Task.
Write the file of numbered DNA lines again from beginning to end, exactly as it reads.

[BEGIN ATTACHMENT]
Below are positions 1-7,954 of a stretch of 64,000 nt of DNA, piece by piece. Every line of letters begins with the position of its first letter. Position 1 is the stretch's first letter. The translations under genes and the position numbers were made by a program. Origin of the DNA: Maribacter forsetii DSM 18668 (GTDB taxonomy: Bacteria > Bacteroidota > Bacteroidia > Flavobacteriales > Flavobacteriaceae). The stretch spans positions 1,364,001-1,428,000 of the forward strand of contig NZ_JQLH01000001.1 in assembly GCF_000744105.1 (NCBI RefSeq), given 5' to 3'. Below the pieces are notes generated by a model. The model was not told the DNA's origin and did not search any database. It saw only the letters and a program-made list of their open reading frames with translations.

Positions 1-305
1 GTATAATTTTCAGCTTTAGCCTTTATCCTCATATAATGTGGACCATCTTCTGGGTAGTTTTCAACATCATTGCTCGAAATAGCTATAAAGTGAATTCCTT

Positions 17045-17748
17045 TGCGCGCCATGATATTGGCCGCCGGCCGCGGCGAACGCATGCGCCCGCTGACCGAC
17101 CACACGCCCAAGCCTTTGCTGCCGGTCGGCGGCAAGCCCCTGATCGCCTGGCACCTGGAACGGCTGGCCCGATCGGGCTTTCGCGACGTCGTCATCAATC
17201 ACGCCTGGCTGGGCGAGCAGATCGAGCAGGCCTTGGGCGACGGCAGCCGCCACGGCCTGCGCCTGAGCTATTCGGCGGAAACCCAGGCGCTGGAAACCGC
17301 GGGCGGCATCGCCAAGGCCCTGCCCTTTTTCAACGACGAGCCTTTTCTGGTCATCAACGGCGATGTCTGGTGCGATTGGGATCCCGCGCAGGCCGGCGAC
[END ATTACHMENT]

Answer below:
Below are positions 1-7,954 of a stretch of 64,000 nt of DNA, piece by piece. Every line of letters begins with the position of its first letter. Position 1 is the stretch's first letter. The translations under genes and the position numbers were made by a program. Origin of the DNA: Maribacter forsetii DSM 18668 (GTDB taxonomy: Bacteria > Bacteroidota > Bacteroidia > Flavobacteriales > Flavobacteriaceae). The stretch spans positions 1,364,001-1,428,000 of the forward strand of contig NZ_JQLH01000001.1 in assembly GCF_000744105.1 (NCBI RefSeq), given 5' to 3'. Below the pieces are notes generated by a model. The model was not told the DNA's origin and did not search any database. It saw only the letters and a program-made list of their open reading frames with translations.

Positions 1-305
1 GTATAATTTTCAGCTTTAGCCTTTATCCTCATATAATGTGGACCATCTTCTGGGTAGTTTTCAACATCATTGCTCGAAATAGCTATAAAGTGAATTCCTT

Positions 17045-17748
17045 TGCGCGCCATGATATTGGCCGCCGGCCGCGGCGAACGCATGCGCCCGCTGACCGAC
17101 CACACGCCCAAGCCTTTGCTGCCGGTCGGCGGCAAGCCCCTGATCGCCTGGCACCTGGAACGGCTGGCCCGATCGGGCTTTCGCGACGTCGTCATCAATC
17201 ACGCCTGGCTGGGCGAGCAGATCGAGCAGGCCTTGGGCGACGGCAGCCGCCACGGCCTGCGCCTGAGCTATTCGGCGGAAACCCAGGCGCTGGAAACCGC
17301 GGGCGGCATCGCCAAGGCCCTGCCCTTTTTCAACGACGAGCCTTTTCTGGTCATCAACGGCGATGTCTGGTGCGATTGGGATCCCGCGCAGGCCGGCGAC